Let’s Set the Record Straight—Part 1 Reflections from Internship
Four years ago this past September, I decided to undertake one of the largest projects in my life. I went back to school to work toward a doctorate in clinical psychology, which has definitely been rewarding and challenging at the same time. After completing my coursework 18 months ago, I began a new chapter in this journey: my doctoral internship at our local children’s hospital. This experience was enriching and eye opening for me in many ways, both as a professional and as a parent. Now that I have closed this chapter in my journey as well, I feel it is important to share some of the observations I have made over the course of my internship experience. I realized very early on that families seem to have many misconceptions when they arrive at a psychologist’s office for help or testing. I hope that by sharing my experiences it will be easier for parents and professionals alike to understand psychology and the assessment process.
The biggest problem that I observed in my internship is that many parents and professionals don’t always understand what psychologists actually do. This misconception can be easily made as psychologists can take on many different roles. Some parents have come in for an appointment expecting to leave with prescription medications for their child. Others expect to see the “shrink” who is going to ask the patient to lie down and tell them their problems. I saw so many parents and their children during my time as an intern who were referred to a psychologist due to difficulties the child was experiencing; yet they really didn’t understand what psychologists do.
A psychologist’s role can vary greatly depending on the type of environment in which they are working, and what their population is. Psychologists who specialize in pediatrics typically see parents along with their child who may be experiencing difficulties with learning, behavior, and/or mood. Within the realm of pediatric psychology, psychologists can also specialize in specific areas like assessment, counseling, eating/feeding issues, developmental issues, corrections/juvenile detention, etc. Therefore, when you are being referred to a psychologist, be sure to take some time to research the individual. Do their areas of expertise coincide with your areas of concern for your child? Also, be prepared to join in on the conversation. Parents are often active participants when their children are working with a psychologist.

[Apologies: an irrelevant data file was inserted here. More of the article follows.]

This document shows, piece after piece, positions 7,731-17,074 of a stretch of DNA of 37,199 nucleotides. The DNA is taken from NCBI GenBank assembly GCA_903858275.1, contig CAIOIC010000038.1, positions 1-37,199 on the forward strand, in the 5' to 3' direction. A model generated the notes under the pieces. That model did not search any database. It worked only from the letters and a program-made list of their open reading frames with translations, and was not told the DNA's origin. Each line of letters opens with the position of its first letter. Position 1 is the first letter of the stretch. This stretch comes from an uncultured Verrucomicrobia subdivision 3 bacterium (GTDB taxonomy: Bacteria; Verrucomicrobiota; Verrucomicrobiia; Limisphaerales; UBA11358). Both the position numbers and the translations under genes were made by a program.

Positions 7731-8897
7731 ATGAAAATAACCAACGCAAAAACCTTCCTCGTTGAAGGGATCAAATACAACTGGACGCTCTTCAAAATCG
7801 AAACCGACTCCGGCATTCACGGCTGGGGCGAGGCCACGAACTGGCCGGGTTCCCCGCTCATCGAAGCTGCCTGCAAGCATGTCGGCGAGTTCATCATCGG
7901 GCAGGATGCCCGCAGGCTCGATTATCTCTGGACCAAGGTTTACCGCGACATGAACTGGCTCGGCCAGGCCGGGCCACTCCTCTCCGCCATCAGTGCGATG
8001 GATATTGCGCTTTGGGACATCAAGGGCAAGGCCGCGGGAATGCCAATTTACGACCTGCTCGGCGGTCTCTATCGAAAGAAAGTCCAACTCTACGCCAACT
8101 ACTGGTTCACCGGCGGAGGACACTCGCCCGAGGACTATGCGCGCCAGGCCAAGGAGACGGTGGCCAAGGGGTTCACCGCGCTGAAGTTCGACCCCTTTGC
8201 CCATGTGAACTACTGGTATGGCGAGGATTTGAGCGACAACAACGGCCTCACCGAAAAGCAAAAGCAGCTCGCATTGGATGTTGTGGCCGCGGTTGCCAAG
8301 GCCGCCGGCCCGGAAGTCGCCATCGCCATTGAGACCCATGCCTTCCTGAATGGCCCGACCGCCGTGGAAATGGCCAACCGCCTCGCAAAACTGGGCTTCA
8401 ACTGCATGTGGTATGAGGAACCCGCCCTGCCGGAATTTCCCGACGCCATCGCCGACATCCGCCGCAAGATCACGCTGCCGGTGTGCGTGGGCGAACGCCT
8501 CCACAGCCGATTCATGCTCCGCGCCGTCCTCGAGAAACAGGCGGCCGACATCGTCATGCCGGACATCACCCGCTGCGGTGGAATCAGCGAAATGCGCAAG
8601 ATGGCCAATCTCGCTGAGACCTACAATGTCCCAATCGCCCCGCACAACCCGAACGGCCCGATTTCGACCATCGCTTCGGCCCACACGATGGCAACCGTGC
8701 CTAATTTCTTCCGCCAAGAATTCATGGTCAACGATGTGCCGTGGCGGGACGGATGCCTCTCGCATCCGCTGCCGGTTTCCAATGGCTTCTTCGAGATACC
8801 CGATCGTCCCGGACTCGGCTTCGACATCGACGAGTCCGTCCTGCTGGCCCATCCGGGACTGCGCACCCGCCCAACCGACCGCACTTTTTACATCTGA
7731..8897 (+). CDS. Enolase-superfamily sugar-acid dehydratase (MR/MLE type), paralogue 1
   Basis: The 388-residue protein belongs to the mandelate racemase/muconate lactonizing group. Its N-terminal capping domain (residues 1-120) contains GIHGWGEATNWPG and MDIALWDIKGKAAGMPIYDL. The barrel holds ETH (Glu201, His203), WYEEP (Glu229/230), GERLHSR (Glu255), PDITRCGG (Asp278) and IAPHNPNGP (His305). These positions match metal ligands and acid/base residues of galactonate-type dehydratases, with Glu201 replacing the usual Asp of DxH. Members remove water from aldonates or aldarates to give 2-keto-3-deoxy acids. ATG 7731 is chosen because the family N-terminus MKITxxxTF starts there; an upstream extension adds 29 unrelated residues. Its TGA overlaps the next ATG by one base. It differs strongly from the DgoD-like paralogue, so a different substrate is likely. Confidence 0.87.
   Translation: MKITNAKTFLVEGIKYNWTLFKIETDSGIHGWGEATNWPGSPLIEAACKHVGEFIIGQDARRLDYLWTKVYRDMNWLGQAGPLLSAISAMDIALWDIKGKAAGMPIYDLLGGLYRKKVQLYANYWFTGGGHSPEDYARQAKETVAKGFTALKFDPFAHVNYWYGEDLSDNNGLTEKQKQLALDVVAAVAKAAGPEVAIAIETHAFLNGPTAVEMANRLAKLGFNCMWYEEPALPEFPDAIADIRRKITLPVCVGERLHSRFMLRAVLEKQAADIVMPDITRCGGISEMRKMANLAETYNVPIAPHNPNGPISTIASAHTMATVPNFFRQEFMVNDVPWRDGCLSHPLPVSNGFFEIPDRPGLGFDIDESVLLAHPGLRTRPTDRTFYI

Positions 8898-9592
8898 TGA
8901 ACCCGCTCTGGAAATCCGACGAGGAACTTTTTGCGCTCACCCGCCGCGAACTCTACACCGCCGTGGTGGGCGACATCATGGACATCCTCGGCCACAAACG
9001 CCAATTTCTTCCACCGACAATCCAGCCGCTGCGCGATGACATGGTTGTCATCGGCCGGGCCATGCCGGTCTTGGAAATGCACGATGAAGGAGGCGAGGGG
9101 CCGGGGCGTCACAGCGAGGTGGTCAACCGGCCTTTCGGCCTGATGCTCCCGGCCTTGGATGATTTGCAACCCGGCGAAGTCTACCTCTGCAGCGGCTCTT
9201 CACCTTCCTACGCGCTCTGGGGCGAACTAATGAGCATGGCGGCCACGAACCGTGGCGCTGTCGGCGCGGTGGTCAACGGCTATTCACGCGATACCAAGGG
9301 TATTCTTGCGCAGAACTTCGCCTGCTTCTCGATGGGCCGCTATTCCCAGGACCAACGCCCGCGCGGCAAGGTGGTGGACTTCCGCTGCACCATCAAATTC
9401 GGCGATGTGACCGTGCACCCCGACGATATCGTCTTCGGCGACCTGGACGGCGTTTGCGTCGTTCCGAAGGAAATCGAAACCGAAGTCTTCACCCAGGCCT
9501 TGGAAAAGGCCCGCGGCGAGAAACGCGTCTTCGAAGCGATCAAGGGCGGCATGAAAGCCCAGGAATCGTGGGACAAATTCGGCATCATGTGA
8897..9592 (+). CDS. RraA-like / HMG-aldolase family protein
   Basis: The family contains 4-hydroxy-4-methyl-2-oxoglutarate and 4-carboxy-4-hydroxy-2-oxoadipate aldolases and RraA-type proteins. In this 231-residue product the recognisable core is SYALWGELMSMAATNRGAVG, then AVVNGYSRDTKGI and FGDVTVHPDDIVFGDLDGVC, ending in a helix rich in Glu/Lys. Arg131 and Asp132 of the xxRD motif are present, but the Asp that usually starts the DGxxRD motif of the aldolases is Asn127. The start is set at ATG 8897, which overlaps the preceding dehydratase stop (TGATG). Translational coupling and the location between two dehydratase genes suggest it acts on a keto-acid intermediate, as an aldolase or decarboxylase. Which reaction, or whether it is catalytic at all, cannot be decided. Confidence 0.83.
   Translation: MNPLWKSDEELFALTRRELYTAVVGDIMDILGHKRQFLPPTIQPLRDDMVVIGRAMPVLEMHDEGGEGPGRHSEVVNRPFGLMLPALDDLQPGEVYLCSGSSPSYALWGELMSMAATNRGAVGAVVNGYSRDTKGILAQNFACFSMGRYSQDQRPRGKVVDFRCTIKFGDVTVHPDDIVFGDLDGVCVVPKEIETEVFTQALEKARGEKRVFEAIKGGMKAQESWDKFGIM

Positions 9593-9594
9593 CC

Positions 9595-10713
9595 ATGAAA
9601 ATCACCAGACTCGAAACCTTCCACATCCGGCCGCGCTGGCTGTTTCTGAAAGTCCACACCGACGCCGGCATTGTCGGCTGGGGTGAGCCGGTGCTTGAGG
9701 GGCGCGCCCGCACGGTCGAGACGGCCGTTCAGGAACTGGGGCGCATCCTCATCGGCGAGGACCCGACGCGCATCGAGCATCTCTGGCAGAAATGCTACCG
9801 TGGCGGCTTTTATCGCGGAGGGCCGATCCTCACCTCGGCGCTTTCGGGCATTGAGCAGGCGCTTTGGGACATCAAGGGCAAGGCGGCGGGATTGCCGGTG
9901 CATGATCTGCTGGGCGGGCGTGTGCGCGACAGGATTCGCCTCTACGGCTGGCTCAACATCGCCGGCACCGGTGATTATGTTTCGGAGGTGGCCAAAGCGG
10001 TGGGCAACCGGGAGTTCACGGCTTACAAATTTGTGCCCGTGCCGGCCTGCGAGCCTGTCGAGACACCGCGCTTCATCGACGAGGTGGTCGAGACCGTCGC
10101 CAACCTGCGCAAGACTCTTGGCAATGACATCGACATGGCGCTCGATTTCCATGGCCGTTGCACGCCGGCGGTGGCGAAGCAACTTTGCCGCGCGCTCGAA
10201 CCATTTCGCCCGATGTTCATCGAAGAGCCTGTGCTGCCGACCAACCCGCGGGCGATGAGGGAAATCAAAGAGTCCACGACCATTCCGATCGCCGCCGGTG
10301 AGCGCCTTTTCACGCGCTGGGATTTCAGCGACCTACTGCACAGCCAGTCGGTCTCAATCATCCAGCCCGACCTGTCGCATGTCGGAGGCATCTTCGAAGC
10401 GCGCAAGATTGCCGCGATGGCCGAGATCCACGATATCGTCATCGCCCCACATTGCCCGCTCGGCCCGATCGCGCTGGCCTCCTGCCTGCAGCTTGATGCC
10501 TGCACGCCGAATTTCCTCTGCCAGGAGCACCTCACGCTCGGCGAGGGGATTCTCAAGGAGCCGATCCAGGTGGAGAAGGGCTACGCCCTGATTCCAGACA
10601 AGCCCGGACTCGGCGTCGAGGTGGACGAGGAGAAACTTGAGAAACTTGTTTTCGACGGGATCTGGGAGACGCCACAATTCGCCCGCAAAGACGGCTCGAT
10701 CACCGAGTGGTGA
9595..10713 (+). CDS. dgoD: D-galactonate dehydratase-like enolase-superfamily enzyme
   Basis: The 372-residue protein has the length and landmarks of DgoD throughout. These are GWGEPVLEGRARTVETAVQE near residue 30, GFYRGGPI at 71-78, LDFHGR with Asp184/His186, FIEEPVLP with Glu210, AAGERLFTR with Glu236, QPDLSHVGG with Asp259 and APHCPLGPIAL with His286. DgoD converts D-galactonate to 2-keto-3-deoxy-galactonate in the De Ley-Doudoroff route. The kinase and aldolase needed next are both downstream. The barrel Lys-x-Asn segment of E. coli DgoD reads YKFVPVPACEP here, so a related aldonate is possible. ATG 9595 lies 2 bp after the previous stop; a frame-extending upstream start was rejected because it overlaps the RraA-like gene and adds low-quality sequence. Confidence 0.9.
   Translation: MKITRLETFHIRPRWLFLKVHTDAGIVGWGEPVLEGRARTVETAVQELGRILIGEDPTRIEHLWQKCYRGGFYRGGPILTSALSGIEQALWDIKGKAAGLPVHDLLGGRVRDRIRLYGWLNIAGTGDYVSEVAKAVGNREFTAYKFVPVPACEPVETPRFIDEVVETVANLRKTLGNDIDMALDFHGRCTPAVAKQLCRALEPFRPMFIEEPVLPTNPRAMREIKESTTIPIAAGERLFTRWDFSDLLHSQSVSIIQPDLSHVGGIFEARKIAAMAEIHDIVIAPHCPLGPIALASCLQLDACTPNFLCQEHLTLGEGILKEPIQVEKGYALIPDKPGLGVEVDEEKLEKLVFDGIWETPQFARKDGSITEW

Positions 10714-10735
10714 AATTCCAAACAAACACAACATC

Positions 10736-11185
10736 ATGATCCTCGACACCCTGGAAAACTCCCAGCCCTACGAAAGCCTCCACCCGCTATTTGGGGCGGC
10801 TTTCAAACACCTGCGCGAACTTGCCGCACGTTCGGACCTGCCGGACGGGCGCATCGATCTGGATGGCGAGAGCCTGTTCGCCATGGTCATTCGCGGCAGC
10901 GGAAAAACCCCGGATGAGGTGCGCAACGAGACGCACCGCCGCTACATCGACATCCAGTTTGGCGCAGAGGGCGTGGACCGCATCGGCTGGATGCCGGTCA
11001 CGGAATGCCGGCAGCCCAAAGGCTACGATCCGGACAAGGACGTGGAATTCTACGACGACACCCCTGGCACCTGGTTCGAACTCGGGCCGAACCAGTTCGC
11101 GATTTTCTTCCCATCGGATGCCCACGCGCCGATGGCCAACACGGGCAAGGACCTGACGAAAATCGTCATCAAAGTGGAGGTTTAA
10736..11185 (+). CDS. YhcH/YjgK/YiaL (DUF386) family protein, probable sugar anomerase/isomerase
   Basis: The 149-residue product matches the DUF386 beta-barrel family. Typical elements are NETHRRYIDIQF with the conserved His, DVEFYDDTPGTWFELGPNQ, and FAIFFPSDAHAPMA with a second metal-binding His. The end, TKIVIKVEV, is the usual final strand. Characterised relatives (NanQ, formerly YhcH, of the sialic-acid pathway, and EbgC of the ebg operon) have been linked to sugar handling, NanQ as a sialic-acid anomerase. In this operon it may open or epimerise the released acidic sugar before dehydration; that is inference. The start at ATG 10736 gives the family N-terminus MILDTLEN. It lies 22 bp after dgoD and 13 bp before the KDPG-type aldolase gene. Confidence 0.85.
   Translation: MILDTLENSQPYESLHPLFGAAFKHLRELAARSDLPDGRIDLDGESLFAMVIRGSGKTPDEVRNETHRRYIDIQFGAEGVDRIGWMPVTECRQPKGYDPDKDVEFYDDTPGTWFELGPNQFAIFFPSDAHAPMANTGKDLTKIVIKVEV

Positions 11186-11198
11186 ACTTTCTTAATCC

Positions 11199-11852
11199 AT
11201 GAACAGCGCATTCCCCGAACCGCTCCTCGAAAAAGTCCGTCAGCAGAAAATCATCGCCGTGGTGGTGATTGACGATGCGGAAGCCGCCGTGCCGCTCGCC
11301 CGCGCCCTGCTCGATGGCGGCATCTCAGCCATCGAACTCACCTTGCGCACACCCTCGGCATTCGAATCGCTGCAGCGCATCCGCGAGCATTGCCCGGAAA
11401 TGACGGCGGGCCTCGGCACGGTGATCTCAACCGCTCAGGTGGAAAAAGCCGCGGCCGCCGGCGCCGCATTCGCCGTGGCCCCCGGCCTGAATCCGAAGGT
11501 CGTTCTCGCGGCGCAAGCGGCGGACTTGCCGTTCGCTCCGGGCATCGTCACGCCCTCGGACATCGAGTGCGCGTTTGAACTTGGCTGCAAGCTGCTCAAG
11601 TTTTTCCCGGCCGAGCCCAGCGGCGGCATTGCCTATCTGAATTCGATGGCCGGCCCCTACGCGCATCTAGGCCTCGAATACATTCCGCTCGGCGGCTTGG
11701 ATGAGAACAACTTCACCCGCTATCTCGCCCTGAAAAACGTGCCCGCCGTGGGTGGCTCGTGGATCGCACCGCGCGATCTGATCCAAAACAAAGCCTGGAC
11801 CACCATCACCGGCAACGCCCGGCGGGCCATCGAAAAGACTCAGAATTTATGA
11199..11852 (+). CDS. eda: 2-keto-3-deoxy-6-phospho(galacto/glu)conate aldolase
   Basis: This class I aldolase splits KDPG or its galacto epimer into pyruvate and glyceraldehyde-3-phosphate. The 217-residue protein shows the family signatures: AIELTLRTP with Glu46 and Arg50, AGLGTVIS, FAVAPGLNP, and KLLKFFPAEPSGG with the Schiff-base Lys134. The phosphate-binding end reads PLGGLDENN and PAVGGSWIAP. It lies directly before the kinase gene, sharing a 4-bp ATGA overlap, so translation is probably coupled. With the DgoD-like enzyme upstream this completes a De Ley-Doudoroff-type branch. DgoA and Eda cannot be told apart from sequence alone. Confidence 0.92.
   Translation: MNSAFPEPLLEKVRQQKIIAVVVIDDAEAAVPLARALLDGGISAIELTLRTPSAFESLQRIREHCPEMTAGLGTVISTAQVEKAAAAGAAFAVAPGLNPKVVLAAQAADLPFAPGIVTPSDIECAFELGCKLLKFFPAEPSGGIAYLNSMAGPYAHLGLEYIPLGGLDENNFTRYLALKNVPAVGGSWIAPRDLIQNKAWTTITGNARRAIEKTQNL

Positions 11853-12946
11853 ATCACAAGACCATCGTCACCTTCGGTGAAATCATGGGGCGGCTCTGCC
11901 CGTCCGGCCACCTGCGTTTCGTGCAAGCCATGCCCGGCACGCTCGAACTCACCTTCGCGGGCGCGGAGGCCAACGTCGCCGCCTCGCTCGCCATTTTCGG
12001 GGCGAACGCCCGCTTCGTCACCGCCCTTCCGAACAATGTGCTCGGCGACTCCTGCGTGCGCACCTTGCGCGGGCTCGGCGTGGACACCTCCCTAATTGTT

The second biggest misconception that I found was understanding that psychologists are not medication prescribers. There are only a few states in the US where psychologists are allowed to take additional training and become licensed to prescribe medications for psychological symptoms. However, they are very few and far between. Psychologists typically focus on psychological assessment and treatment of the patients and their families with whom they are working. If an individual requires medications for their symptoms, then a referral can be made to a psychiatrist. As an MD who specializes in psychiatric medications, psychiatrists prescribe medications and psychologists do not.
By understanding these top 2 misconceptions I have observed in my training, I hope that parents will have a better feel for who they are seeing when they are referred to a psychologist. Referrals can be a scary time for many parents. I hope that by understanding the psychologist’s role more fully, parents will feel better prepared for their initial encounter in a psychologist’s office.